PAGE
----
“It's like nothing ever happened.”
After a great deal of action in two separate universes, we’re left with sadness: Olivia has to try to fit into a world that has changed; Fauxlivia has to fit into a world that doesn’t know she has changed—or even been gone.
There’s been some speculation that, someday, we would get purple credits: a mixture of the blue and red that demarcate the differences between Over Here and Over There. We haven’t reached that point (Will we? Who knows?), but we did get the alternating credits that signaled two stories…well, sort of. Really, this is one story told in two places. Despite Lincoln Lee’s likability, Charlie Francis’s welcome return, and Walternate’s Shakespearean vengeance, for me our heroes are still the original Scooby gang: Olivia, Peter, Walter, Astrid, Broyles. I’m on their side in the battle, if that’s what it comes down to. And Fauxlivia still freaks me out.
She’s fascinating, sure. But she’s cold-hearted. On the one hand, I understand that she’s just doing her job. On the other hand: hasn’t she realized yet that the Over Here folks are not intentionally waging war against her people? Wouldn’t that affect her willingness to treat “us” like sock puppets in her vengeance mission? Fauxlivia’s “vagenda” (which I assume is using a vagina to further one’s own agenda) was based on the assumption that she was fighting a war, and that her side was right. We didn’t see her character change much at all—even her handcuffed lie to Peter felt like a vagenda, not honesty.
Perhaps Fauxlivia will start to have second thoughts as she attempts to reintegrated Over There. Our Olivia, though was already broken before she made her final crossing. At first, I wasn’t sure how Olivia could be so ruined so quickly—but it makes sense: she was so very close last week, and was ripped from her home. She was sobbing and begging from the trauma of loss.
But as Thomas Wolfe says: “You can’t go home again.” Home isn’t the same once you’ve left it. For Olivia, it won’t just be a matter of perception, either. Her work-family is substantially different, especially Peter. And, while Olivia’s relationship with her FauxMom hasn’t been a major plot point, it’s gotta hurt to lose her mother twice. (Once is a tragedy; twice just seems like carelessness.)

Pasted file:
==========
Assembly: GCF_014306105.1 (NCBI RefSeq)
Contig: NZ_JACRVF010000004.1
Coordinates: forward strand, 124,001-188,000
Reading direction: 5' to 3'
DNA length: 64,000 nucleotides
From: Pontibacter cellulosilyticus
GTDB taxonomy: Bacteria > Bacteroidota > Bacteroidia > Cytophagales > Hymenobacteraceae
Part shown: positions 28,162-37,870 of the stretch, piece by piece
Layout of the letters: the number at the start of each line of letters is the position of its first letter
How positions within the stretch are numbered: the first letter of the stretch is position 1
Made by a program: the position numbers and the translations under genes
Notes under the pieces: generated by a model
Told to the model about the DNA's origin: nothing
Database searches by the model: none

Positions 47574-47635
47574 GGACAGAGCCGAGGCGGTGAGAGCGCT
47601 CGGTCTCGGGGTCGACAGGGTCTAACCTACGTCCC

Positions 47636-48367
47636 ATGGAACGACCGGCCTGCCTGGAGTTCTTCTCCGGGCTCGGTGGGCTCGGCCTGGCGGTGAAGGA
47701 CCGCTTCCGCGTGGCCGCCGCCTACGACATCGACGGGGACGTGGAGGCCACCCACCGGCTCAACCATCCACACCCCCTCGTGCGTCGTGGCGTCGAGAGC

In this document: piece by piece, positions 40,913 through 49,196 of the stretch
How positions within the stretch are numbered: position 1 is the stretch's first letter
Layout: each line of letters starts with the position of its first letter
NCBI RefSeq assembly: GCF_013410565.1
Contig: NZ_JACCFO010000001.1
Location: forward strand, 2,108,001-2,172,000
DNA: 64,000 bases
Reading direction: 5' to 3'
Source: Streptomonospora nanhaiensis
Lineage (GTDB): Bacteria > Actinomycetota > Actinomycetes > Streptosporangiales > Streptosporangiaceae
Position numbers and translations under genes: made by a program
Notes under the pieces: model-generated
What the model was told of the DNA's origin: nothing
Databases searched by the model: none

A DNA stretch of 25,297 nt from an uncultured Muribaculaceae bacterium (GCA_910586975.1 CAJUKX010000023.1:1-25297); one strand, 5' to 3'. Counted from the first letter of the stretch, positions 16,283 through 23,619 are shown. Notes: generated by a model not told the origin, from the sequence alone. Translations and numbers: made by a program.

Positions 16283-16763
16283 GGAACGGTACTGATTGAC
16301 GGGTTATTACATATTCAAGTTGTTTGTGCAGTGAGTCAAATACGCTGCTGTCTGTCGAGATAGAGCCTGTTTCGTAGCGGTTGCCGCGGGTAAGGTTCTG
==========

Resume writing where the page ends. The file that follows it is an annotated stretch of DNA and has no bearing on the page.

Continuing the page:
She did get off lucky, I guess. Lab guy Brandon’s ability to see Olivia as nothing more than replaceable mass made me shudder. I have a hard time with anchovies in a tin, so treating people like dehumanized mass really isn’t my thing. Over There, they’ve got a pretty sophisticated rhetoric surrounding their enemies: on the one hand, they’re evil masterminds capable of mass destruction. On the other hand, their lives are as meaningless as rocks. It’s doublethink at its finest, and it is what has allowed Walternate to gain such power.
The power of that rhetoric, that basic Over There concept of hatred and self-defense, is what made Broyles’s decision so striking. Again, this puzzled me at first. Olivia helped him: why wouldn’t he return the favor? Because he believes so firmly in the war that he imagines he is fighting. Altering his way of thinking is akin to me changing my belief that gender is an important component of identity—a radical re-conceptualization of the universe. While I’ve consistently been impressed with Fringe’s world-building, the true force of it didn’t hit me until this episode: these people have a fundamentally different way of looking at the world than we do, a way that includes a lot less doubt and a lot more fear. Almost all of it created by Walternate.
Will we see him again? Will the Over Here shapeshifters have more tasks to do, and more coffee to enjoy? Will Walternate continue his scheming? How will Olivia react to Peter’s relationship with her double? Does Peter need a hug? I don’t know, and every time I theorize about this show, I get it completely wrong. But I still love it.
There May Be Something I Haven’t Thought Of Yet:
• Vagenda. Is this a word that everyone knew about but me? I plan to use it as often as possible in the future.
• Peter wasn’t overly smiley in that photobooth picture, was he?
• The laptop switcheroo was Peter doing to Fauxlivia exactly what she’d done to him.
• Walter tried to cover for Peter. So charming!
• Olivia’s reaction to the prospect of adrenalin was hilarious.
• When a shapeshifter takes on a person’s form, doesn’t that person die? I thought I saw the restroom victim in the background when Peter was talking to Fauxlivia.
• Poor Other Broyles. Oh, god: and his poor family.
• Peter: “I guess answers are where you draw the line.”
• Walter: “In the 70s, I innocently wandered into the wrong house, and it was three days before I realized my mistake. And unlike Olivia, the woman with whom I was sharing my bed didn’t look like my wife at all.”
• Brandon: “We just have to replace her mass.”
• Walter: “She used my stomach to get to my heart.” Like evil laparoscopic vagenda surgery.
• Peter: “That would be so much easier to believe if you weren’t in handcuffs right now.”
I’m surprised this wasn’t the mid-season ender, because on a scale of one to ten, this was a tequila hangover episode, aka:
Four out of four vagendas
(Thanks for your patience with this incredible late review. I could manufacture a really good excuse involving anchovies, vagendas, and pastries bigger than Walter’s head, but really it was just one of those weeks. Next week I should be much more prompt, both here and with my other reviews on billiedoux.com.)